We now have more evidence that the oil supercycle is underway, crude prices are on the rise as global demand and underinvestment in new oil projects are starting to take their toll on global oil supply. There is talk of new sanctions on Iran and Platts is reporting that Venezuela’s production hit its lowest since its oil industry was affected by a major strike that lasted from December 2002 to February 2003. Not counting strike-affected months, Venezuela production was last this low in August 1989, more than 28 years ago.
Shale oil production is sputtering as Baker Hughes reported that oil rigs fell by five, perhaps due to the extremely cold weather. With sharp decline rates by U.S. shale oil wells, they had better keep those rigs rising and increase well completions to have a chance to even come close to the levels of oil production that the Energy Information Administration is predicting will happen.
EIA shale oil data has been brought into question by an MIT study as well as producers because they are astounded by what the EIA is projecting. Those concerns are also being raised by shale pioneer Harold Hamm of Continental Resources as well as BP CEO Bob Dudley. Most of the producers that I have spoken to in the shale patch agree that the EIA is missing the complexities of shale oil and the variance of different wells and formations. They also say they are giving too much emphasis on technology gains that are not happening like the EIA thinks they are.
This new super cycle in oil started to develop when oil prices crashed in 2015 and 2106. After a false start, global economies worries’ like the Grexit, the lifting of U.S. sanctions on Iran and worries about the Chinese economy caused a selloff of historic proportions, yet it is in the ashes of these market collapses that the biggest bull markets are born.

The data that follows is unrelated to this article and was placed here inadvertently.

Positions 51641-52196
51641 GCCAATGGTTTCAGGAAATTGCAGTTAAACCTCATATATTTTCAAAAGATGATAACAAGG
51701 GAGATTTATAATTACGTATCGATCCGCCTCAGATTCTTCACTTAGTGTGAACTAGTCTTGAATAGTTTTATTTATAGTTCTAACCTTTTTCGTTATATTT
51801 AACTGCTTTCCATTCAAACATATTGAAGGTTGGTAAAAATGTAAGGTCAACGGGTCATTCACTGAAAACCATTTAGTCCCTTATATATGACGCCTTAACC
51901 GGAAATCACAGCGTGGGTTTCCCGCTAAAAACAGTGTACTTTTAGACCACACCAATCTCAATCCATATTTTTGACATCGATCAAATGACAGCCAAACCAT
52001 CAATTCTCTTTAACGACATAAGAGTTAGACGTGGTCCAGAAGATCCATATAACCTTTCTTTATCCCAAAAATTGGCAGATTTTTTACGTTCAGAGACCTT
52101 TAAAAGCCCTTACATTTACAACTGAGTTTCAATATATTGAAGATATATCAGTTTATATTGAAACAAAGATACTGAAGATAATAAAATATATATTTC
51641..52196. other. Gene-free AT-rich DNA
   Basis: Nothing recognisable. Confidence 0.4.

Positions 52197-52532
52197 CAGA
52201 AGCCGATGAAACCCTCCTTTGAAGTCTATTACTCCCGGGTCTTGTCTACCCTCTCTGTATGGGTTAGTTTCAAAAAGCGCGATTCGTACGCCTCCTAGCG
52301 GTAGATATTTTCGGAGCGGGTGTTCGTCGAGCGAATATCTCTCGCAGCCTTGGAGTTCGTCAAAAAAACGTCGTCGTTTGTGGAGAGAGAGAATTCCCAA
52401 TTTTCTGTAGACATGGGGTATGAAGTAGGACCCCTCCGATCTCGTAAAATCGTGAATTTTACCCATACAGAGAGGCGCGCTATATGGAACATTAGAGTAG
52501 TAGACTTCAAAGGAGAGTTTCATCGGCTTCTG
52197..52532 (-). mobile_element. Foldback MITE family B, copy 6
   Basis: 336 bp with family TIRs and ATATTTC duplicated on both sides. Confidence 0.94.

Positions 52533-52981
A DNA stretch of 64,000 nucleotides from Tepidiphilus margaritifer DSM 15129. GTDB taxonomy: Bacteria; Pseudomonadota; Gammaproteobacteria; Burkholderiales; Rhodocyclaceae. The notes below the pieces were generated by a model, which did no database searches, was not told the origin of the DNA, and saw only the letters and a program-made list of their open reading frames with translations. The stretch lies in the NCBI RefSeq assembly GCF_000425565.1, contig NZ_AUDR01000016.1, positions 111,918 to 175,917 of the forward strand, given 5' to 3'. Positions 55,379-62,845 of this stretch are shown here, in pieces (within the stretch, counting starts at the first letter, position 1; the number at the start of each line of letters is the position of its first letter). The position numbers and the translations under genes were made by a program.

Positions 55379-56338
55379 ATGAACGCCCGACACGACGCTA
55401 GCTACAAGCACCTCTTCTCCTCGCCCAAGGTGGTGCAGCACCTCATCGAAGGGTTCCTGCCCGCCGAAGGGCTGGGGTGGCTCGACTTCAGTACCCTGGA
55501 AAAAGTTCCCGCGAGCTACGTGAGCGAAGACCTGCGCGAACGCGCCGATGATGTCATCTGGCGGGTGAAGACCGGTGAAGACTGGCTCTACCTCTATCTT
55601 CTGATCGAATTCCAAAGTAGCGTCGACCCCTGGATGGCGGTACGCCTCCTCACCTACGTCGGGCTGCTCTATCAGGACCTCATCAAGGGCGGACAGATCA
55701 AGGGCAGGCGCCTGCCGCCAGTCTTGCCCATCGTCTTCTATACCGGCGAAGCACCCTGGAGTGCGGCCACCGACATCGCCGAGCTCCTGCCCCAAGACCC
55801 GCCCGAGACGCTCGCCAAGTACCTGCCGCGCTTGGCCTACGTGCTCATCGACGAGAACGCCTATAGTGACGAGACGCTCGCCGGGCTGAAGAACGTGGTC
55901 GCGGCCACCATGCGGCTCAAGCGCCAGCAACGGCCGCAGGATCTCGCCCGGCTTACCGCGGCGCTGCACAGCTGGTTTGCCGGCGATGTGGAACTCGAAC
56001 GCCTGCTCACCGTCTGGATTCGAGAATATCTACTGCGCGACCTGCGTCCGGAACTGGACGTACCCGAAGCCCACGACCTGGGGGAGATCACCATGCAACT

For anyone that would listen we were warning that shale oil production was not a replacement for trigonal oil projects. We warned that a trillion dollars in capital spending cuts would take its toll. We warned about the false "lower for longer" narrative.
For anyone that would listen, we said stop focusing on supply and start focusing on demand. Demand growth for oil is at a decade high and in part was inspired by low prices. Oil supplies were so far above normal that folks said we would never see the glut go away, have fallen back to just above the average range in a world where demand and demand growth is well above average. While OPEC and NON-OPEC are still restarting production, they may be forced to agree to raise output because based off data, oil supply is falling so hard because demand is outstripping global supply.
A tragic oil accident. An Iranian oil tanker off China’s east coast collided with a grain ship causing a massive explosion. The body of one of the 32 missing crew members was found on board according to Reuters. Prayers going their way.
Trilby Lundberg, of the Lundberg Survey, is reporting that the average price of a gallon of regular-grade gasoline jumped 3 cents nationally over the past three weeks to $2.54. That is 16 cents above the year-ago price. San Francisco gets the award for the highest price at an average of $3.22 a gallon. The lowest price award goes to Tucson, Arizona, at $2.10 a gallon. You can’t blame refiners as they must max out distillate to meet cold weather demand. Considering the cold, gasoline demand continuing to be strong is a testament to strong U.S. economy.
The Wall Street Journal is reporting that “The 2015 Iran nuclear agreement faces a potentially fateful week, with a series of deadlines awaiting President Donald Trump as Tehran reacts to recent anti-government protests. Trump is expected to again notify Congress he doesn’t believe the Iran deal is in the best interest of the United States, restating a well-known position. More important, Trump will have several opportunities starting Wednesday to refuse to extend United States sanctions relief to Iran under the deal, which would put Washington in breach of its terms.” Stay tuned! More sanctions on Iran will be bullish for oil.